Soper found less playing time than her fellow rookies as the fifth O-line handler behind Gwen Ambler, Alyssa Weatherford, Snyder, and Rohre Titcomb. Because of this, it’s hard to see how Riot wants to use Soper and her known talents. In recorded games, they struggled to get the disc in her hands, especially in reset situations:
When she was able to get involved, Soper played a solid game. While not racking up a ton of assists or goals during the weekend, she was a reliable handler playing on both lines.
As Riot’s season progresses, we will probably see Riot and Soper develop a better rapport as Soper finds her groove in the elite women’s club game. Things indeed looked more comfortable for Soper in the All-Star game (she is the aggressive handler in the clips, wearing a USA headband).
Don’t be surprised if Soper’s integration happens quickly; we’ve seen her dominate before, and she definitely has the knack for making plays.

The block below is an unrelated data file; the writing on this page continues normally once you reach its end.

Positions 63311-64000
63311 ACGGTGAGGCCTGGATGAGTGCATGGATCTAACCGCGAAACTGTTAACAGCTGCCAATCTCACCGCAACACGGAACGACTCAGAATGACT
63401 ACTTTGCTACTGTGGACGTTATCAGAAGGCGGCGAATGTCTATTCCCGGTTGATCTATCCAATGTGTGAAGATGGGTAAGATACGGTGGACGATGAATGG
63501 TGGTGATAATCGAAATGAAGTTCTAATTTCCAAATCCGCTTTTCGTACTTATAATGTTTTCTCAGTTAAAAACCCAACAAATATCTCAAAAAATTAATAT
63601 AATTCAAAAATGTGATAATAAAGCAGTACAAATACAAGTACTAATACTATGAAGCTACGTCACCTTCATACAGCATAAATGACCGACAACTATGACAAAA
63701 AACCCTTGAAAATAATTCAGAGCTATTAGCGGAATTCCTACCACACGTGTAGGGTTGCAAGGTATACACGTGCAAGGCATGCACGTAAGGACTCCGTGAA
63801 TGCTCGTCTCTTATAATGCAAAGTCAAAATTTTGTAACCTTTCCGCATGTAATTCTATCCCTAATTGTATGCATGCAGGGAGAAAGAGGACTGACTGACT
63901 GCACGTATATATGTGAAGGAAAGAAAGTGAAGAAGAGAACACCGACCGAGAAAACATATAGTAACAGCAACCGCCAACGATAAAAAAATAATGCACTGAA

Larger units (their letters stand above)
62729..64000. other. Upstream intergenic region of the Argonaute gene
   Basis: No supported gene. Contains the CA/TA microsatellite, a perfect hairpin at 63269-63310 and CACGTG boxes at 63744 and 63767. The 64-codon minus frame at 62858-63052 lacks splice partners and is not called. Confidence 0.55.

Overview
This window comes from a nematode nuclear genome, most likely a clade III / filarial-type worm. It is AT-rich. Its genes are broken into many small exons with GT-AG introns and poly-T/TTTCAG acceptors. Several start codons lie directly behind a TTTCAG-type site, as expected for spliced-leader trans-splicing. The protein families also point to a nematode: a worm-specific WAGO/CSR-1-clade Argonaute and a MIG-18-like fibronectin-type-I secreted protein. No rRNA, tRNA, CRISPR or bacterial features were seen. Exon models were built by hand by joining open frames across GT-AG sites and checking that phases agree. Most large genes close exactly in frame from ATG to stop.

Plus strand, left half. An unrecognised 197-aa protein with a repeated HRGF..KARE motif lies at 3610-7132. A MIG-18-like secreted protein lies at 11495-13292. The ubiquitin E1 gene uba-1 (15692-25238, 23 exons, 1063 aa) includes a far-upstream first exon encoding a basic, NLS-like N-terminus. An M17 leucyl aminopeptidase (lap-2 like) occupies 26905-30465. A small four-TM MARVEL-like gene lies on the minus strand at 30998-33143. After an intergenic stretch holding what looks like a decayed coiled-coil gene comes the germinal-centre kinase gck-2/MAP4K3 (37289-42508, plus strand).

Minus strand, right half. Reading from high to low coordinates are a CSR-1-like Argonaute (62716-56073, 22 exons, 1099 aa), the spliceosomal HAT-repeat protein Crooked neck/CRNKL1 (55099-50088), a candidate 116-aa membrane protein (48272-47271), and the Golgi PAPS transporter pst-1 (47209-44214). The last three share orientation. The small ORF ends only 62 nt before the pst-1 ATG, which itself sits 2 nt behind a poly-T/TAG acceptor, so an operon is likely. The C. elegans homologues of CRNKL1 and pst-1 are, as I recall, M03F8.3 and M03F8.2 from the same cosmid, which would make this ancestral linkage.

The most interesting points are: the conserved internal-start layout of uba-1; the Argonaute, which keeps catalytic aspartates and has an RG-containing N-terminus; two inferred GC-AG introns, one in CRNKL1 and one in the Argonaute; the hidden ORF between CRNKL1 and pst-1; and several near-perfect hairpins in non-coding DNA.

Qxhna Titcomb (#9)
– Age: 23
– College: Tufts, Ultiworld 2015 2nd Team All-American
– Club: Brute Squad
– International: U19 [’12 Gold], Beach Worlds [’15 Gold], U23 [’15 Gold]
– Key Skills: Precision throwing
The elusive Qxhna Titcomb has not yet played with Riot in a recorded game. She was playing at the U.S. Open for the Thursday pool play games, but other than that, she has been busy with the U23 Mixed team and with organizing the All Star Ultimate Tour.
We have seen Qxhna play with other teams, though. She was part of the 2014 Brute Squad team that earned the #1 seed at Club Nationals, where her pulling and handler defense abilities earned her a spot on the starting D line [not unlike her sister and current teammate Rohre Titcomb]. Her senior year on ’14-’15 Tufts Ewo earned her a Callahan bid and an UltiWorld All-America team selection.
Qxhna was also selected for the 2015 Beach World’s team, representing the U.S. Women, where she made what might have been the play of the tournament for the gold medal winners:
During her time with the U23 Mixed team, she seemed to be playing exclusively as an O-line handler, earning praise for breaking through zones as the center handler.